Oregon Enterprise – How leaders can create thriving workplaces by leveraging hybrid work and commuter advantages
A big question for leaders is how to create sustainable, thriving jobs that capitalize on this newfound potential.
“Rethinking how, where, and when we work has revealed a myriad of opportunities and opportunities,” said Stephanie Millar, Get There program manager with the Oregon Department of Transportation. “We learn better, that’s possible. Doing things differently can create better conditions and results for business performance, employees and society. “
As leaders reshape labor norms and practices, hybrid work and commuting can help optimize workplaces through better employee experiences.
Employee experience is important
What exactly is employee experience? Definitions vary widely, but simply put, employee experience refers to everything that employees experience, observe, and feel during their journey through a company.
Why is the employee experience important? How employees perceive and experience work can affect their level of engagement and performance.
Global management consultancy Gallup has encouraged employers to focus on promoting positive employee experiences as salaries are no longer enough to attract and retain the best employees.
Flexibility – especially the ability to work remotely – ranks in today’s employee surveys as one of the most coveted benefits among professional workers. A recent study found that 42% of current teleworkers said they would get a new job if their employer didn’t offer long-term options.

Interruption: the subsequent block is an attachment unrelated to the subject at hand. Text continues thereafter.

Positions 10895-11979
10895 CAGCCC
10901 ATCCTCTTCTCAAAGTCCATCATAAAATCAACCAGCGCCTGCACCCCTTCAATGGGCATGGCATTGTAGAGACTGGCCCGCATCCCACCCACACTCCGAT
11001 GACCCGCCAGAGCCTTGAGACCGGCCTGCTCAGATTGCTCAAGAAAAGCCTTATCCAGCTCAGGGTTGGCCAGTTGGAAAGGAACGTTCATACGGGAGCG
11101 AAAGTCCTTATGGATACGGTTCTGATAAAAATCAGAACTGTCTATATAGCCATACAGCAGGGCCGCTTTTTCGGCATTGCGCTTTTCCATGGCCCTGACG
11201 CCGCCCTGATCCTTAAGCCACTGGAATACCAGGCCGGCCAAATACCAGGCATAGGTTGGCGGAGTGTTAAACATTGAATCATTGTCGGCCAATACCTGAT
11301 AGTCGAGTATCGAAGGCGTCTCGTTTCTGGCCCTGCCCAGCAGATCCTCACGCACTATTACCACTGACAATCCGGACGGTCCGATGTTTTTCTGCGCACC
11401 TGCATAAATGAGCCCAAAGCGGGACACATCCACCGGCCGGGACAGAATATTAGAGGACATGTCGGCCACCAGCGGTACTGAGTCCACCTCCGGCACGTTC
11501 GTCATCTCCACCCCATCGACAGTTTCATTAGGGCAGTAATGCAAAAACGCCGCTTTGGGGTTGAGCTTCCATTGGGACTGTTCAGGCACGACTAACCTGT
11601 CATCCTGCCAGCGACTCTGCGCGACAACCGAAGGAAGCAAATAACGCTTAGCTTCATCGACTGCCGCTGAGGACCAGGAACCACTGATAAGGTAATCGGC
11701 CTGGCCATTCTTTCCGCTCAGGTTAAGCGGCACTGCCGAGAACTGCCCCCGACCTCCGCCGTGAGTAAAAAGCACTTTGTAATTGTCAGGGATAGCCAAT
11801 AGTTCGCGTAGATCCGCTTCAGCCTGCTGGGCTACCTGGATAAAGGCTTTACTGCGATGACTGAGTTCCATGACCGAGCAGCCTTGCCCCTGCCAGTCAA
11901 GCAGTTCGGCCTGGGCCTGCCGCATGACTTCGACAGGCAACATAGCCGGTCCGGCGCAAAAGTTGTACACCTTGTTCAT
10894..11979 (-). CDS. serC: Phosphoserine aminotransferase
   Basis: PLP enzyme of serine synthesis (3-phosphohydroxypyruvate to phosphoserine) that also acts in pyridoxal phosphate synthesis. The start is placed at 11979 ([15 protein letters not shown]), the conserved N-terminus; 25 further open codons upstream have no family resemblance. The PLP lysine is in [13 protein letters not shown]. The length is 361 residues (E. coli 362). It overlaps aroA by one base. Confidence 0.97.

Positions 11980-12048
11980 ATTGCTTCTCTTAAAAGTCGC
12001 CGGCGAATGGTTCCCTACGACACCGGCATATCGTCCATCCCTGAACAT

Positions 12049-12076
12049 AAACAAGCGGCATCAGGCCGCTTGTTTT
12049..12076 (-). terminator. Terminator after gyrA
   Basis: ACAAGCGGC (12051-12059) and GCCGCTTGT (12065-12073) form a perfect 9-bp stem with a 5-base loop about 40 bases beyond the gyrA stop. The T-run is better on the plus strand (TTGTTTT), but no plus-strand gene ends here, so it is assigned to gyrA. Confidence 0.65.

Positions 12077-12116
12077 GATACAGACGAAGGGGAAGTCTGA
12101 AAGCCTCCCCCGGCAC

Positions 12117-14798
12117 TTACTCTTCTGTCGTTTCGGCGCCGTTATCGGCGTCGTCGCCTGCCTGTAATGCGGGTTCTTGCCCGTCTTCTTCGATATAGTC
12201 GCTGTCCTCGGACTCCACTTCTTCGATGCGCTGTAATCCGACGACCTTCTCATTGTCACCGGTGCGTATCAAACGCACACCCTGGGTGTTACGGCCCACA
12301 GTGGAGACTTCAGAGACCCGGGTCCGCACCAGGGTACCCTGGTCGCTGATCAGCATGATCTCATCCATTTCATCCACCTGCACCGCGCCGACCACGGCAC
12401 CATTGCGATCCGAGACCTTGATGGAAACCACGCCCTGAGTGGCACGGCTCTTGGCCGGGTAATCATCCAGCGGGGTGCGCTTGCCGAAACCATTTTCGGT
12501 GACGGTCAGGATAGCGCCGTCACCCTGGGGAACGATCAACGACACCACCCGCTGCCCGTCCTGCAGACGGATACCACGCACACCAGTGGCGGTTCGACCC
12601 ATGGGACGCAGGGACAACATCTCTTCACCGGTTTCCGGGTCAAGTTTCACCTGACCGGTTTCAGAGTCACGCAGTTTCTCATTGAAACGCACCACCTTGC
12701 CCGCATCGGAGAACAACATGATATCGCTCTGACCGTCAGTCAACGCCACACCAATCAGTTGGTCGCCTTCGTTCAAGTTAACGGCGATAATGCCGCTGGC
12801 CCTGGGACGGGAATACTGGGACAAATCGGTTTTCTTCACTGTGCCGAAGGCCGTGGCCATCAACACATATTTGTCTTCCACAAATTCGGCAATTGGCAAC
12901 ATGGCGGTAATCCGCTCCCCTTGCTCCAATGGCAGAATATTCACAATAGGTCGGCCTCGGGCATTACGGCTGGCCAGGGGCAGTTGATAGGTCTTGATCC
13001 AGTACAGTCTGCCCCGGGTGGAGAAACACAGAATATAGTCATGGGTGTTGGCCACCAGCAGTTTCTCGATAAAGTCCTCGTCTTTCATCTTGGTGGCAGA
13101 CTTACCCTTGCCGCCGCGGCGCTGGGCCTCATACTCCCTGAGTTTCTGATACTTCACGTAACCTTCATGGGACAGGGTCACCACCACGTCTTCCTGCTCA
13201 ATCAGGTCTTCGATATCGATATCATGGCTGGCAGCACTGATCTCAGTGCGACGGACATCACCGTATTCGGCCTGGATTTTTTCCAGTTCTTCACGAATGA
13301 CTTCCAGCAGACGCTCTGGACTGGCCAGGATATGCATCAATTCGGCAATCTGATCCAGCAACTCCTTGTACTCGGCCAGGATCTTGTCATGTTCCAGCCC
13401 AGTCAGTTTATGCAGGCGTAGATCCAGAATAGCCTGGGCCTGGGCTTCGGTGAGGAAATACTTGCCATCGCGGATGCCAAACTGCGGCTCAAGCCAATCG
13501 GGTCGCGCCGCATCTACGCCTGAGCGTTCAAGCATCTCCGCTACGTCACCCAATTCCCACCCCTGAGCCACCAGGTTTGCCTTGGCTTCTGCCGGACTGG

“The flexibility of working remotely offers many benefits that improve the employee experience, from reducing workplace distractions for improved productivity to better work-life balance,” explains Millar. “It is also crucial that remote work reduces the pain when commuting, which employees felt more than ever before COVID.”
Millar added, “For many employees, commuting is an integral part of their work experience. Poor commuting can damage work experience, with negative consequences for employees and their employers. “
Loss of productivity and opportunity due to painful commuting
Regardless of the COVID-19 crisis, employee commutes have become steadily longer over the past ten years as traffic jams and delays have increased.
• US workers lost almost an additional hour per week commuting in 2019, which is the equivalent of one full-time work week in one year
• A typical commuter added 20 minutes more per week to their commute – 17 hours per year – compared to ten years ago
• More workers are commuting from further afield, in part due to a lack of affordable housing
Longer commutes not only cost employees time but also money. The hard cost of commuting – gasoline, car maintenance, parking, and so on – adds up.
The Bureau of Labor Statistics estimates that the average household spent over $ 2,000 in 2019 on gasoline and motor oil alone.
Then there are the opportunity costs of commuting – the income potential sacrificed from commuting. In a new study published in August, LendingTree predicted that resuming the daily commute will cost Portland subway workers more than $ 6,950 in lost time.
It is not just the employees who “pay” the travel expenses. Poor commuting has a number of negative effects on employers:
• Loss of productivity: Painful commuting can take the strain off employees before the start of the working day, and they also take time off from work and other activities that promote a better well-being of the employees